Finding Your Passion & Purpose

 In A Better Life, A Better You

How do you go about finding your passion? What can you do to further your purpose in life?

Finding Your PassionDiscovering the answers may not be as difficult as you think. Now is a good a time to focus on what you are passionate about, because your passion is your purpose.

Finding Your Passion

It’s wonderful if you have always known what you want to do with your life and have found a way to do so while earning a great living. However, the rest of us may not know what we want to do with our lives. If we do know, we may not be sure how to go about finding our passion. Or we can’t because we’re tending to the rest of our real-world responsibilities (families, jobs, health, and community). Perhaps it involves being afraid to take the risk to step into our purpose.

There are some useful ways to get in touch with what you are really passionate about:

  • Ask yourself what you would do with a month off. Assume you had all the money and time you need. You had no judgment or criticism from anyone else. And you had freedom from all responsibility.
  • Another helpful question to ask yourself is, when you walk into a bookstore, what sections do you automatically go to? Are you drawn to travel, cooking, or the finance section?
  • Take a look at activities or interests that you have always had. Perhaps you have been writing in a journal, playing in a neighborhood basketball league, volunteering for a particular cause, or serving a role in your community.
  • What has someone else accomplished, of which you are envious? Envy can be a very valuable emotion, since it shows you what you want. Rather than react to envy by trying to tear down or discount the person toward whom you feel envy, use it to identify what goal you want to attain, and then set about attaining it.
  • What would you want to talk about if you had 10 minutes on your soapbox to speak to the world? Maybe you would like to recite poetry to bring the beauty of words to others. Perhaps you would talk about a political issue to increase others’ awareness. Or maybe share with other parents how you handled a difficult phase with one of your children.

Thinking Broadly

Once you have a list of answers, dig below the surface to interpret them. For instance, even though you would love to spend a month traveling, and you regularly head to the travel section of your bookstore, this should not necessarily be interpreted literally that you are meant to make a living as a travel writer. More often than not, your answers point to broader foundational concepts.

What is it about travel that you love? Perhaps you love meeting new people, experiencing different cultures, seeing new places, and trying new things. It could be that seeking – the opportunity to constantly experience new things – is part of your purpose.

If you love to share your experiences with others, teaching others may be part of your purpose. Perhaps the part you love most about travel is connecting with people who are very different from yourself, or bringing people from different backgrounds together. These elements are part of finding your passion, as well. List these broader concepts in order to get a more universal view of your purpose.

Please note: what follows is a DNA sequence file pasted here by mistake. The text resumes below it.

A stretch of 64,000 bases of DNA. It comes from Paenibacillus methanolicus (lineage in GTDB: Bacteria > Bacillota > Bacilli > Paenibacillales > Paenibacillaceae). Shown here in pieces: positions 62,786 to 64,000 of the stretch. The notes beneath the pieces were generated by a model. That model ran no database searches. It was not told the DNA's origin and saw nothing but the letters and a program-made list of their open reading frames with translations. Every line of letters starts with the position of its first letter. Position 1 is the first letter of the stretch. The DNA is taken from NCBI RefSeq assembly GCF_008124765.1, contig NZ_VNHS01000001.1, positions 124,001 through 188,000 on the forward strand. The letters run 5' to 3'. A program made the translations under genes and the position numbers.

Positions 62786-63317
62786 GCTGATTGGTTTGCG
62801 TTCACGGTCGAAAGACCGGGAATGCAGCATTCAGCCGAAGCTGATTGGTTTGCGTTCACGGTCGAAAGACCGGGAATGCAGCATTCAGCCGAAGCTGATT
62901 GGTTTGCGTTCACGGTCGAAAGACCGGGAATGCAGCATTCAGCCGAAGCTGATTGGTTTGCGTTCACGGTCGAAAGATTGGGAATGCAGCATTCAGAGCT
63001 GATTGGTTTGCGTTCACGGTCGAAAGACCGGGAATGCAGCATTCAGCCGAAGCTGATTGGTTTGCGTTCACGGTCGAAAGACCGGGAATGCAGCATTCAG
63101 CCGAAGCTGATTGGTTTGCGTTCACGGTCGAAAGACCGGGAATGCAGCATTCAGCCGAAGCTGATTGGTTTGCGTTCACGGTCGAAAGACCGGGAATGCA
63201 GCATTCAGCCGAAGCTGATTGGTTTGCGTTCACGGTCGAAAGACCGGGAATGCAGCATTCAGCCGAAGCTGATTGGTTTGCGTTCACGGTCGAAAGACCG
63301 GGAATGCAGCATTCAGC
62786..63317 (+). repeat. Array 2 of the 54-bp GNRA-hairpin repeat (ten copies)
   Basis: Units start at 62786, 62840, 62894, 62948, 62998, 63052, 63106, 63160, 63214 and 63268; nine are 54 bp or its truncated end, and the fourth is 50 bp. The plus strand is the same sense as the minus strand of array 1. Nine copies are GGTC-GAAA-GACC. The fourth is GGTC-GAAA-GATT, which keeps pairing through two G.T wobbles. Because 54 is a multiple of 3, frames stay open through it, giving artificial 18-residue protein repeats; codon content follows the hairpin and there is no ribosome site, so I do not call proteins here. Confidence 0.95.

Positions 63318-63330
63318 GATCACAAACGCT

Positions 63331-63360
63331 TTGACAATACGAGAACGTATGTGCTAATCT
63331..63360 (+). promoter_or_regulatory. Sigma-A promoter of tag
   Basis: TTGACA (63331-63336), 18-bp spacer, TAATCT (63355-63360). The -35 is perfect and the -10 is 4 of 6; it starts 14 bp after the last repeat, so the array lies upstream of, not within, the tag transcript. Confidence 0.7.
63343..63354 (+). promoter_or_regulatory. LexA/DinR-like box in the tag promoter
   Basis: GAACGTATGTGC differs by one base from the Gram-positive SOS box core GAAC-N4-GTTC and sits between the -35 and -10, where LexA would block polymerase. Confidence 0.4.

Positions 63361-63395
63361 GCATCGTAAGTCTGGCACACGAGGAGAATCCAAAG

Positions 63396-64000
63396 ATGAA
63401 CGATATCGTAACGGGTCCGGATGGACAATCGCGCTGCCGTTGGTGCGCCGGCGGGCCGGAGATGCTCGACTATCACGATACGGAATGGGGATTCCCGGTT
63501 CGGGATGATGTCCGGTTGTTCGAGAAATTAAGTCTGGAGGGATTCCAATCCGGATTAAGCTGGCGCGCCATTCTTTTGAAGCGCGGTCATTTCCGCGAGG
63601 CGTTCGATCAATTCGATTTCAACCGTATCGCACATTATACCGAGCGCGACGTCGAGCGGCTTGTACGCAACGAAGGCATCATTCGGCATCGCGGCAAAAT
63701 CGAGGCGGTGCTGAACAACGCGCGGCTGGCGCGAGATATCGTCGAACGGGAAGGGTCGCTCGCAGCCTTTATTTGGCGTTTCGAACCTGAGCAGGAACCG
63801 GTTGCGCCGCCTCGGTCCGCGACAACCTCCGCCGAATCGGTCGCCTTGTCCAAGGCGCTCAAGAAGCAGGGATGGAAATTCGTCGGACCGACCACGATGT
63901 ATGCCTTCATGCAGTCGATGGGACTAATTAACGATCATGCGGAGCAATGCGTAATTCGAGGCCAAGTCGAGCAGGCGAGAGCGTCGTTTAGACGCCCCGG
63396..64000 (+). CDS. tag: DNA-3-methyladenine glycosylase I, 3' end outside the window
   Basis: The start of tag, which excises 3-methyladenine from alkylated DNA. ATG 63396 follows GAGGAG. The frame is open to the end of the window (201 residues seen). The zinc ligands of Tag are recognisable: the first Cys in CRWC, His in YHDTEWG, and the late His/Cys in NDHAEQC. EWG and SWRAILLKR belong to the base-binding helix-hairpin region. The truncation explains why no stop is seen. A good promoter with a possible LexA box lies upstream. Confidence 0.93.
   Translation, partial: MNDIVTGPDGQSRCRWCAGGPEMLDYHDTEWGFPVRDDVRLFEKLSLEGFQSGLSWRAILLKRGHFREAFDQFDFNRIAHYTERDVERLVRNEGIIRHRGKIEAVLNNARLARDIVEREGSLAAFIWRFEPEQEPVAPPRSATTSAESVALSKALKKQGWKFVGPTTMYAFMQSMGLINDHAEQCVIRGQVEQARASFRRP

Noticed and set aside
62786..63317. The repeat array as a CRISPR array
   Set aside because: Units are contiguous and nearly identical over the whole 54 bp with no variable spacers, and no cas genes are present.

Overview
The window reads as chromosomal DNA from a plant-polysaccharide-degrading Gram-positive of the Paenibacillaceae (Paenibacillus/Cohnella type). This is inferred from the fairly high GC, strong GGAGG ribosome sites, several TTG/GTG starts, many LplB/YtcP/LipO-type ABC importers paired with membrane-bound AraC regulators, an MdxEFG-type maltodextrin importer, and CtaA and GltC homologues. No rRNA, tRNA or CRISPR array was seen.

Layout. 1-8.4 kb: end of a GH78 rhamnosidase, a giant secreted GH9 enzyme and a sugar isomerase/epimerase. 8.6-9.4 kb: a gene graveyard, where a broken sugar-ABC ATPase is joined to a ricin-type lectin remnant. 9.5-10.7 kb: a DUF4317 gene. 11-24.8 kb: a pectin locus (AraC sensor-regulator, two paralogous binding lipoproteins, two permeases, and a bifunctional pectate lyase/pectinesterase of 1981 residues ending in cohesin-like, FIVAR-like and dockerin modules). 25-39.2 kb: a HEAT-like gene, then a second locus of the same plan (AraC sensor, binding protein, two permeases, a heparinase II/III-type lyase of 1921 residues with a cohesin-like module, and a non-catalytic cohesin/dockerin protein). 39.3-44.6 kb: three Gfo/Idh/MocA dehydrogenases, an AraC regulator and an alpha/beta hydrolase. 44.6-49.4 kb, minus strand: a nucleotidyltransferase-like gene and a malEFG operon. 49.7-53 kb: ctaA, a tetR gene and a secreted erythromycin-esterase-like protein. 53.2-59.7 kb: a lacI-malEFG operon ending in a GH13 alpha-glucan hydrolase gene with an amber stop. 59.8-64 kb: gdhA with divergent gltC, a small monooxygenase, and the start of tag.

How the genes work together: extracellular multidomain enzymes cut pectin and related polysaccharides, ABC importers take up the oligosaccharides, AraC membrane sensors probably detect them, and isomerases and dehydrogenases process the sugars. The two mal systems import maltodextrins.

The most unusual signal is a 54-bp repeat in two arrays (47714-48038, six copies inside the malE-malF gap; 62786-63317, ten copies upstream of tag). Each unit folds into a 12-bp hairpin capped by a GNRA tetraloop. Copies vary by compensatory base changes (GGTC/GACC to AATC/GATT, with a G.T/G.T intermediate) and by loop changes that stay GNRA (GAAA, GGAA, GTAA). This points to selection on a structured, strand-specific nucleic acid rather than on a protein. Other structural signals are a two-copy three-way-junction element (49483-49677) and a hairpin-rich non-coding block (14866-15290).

You Don’t Have to Quit Your Day Job

A major stumbling block to living your purpose is the belief that it must become your career. You might want to turn your passion into a paying job, but you do not have to in order to legitimize your purpose. If you want to be a writer, then write. Perhaps your passion is to make music; make music. If your purpose is to teach children, then volunteer to teach children. You do not have to quit your day job in order to pursue your passion right now.

That being said, if you would like to pursue your passion as your career, often the most difficult logistical hurdle is how to make the switch from “day job” to “dream job.” Fortunately, it is not necessary to solve this problem in order to realize your goal. Instead, identify one small step you can take – right now – to expand the amount of space your passion takes up in your everyday life. Then, see what happens. The universe has a way of opening up and showing you the next step once you take the first step.

Take the Next Step

The passionate traveler may put together an itinerary focused on cultural exchanges and form a small group to take a trip. If your passion is politics, volunteering for an advocacy group is a quick way to be involved without quitting your day job. If you are interested in starting a business, joining a trade association can put you in touch with others who can lend support, networking, and brainstorming opportunities.

One of the biggest pitfalls is convincing ourselves that we do not have the right education, experience, money, time, knowledge, or the right contacts. Your passion is there for a reason: it is your Spirit’s way of showing you your path to happiness. Just ask yourself, “What would I do if I absolutely could not fail?”

This post was written by Paula Jones and originally published on Hoffman’s Tumblr blog in 2015.

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Showing 2 comments
  • Louise
    Reply

    I love this piece – thank you! I have let go in my life of a major overarching goal. I have shifted into “being” mode and try each day to follow my life’s purpose which is to act in a way that contributes to the world’s healing. I try to do this each day – following the principle that we each can make a difference one day at a time. I used to feel that I had to do something very significant to matter, to count – now I know that each day I may have an opportunity to offer something of value that aligns with my purpose. I try to stay open for those chances.

    • Shawn
      Reply

      Beautiful and well-said, Louise. Thanks for sharing your purpose!

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